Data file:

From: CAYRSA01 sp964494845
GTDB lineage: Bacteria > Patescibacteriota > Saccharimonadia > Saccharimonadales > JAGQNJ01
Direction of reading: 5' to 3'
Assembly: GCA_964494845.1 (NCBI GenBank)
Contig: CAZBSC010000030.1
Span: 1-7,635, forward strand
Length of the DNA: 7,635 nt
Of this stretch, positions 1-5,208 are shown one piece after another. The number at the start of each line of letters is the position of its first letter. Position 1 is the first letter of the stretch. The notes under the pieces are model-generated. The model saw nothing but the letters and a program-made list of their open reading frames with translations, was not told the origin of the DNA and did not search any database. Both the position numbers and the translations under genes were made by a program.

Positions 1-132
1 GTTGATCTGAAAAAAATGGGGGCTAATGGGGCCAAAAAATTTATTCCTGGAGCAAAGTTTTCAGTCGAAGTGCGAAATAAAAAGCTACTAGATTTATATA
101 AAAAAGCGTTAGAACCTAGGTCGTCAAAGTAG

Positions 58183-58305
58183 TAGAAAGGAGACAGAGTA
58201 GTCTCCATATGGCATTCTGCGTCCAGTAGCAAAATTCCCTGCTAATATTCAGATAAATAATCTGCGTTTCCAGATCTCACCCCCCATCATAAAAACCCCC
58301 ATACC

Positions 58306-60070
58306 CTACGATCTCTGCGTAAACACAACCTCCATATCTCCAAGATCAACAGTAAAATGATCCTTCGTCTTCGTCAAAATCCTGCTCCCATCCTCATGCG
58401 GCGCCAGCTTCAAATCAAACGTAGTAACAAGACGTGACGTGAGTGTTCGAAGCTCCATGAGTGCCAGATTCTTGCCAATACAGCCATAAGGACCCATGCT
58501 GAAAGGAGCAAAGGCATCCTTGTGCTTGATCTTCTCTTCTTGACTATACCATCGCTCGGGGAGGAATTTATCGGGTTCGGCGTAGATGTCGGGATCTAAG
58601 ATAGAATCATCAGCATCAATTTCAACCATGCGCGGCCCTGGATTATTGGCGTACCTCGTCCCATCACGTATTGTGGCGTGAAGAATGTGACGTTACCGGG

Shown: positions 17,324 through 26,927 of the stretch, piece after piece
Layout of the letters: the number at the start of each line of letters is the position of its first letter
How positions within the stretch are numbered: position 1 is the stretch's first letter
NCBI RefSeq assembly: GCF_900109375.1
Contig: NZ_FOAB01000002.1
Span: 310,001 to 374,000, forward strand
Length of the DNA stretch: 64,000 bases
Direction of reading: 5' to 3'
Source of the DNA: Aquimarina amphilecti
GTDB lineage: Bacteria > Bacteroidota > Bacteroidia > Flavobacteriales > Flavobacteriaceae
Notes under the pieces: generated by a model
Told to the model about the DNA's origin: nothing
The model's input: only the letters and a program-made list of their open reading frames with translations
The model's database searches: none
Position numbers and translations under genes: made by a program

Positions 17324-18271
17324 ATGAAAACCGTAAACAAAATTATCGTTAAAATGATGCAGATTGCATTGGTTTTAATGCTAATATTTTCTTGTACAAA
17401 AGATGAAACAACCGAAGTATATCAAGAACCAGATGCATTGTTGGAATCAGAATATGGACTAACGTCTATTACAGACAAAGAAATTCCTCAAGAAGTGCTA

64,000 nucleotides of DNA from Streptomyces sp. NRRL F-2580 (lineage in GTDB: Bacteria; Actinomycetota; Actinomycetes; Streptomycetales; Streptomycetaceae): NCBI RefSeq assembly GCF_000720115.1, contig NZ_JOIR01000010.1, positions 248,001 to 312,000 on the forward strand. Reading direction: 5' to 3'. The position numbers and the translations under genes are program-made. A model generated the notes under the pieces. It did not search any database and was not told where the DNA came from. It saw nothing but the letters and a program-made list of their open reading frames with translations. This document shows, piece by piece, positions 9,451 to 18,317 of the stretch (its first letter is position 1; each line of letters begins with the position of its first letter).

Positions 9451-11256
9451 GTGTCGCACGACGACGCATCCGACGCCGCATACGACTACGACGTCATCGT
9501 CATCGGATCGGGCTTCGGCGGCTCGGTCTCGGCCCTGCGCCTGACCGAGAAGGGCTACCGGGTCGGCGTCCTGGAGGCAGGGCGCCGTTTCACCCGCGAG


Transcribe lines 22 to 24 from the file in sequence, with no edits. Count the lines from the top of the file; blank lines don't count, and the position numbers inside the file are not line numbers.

Layout of the letters: the number at the start of each line of letters is the position of its first letter
How positions within the stretch are numbered: position 1 is the stretch's first letter
NCBI RefSeq assembly: GCF_900109375.1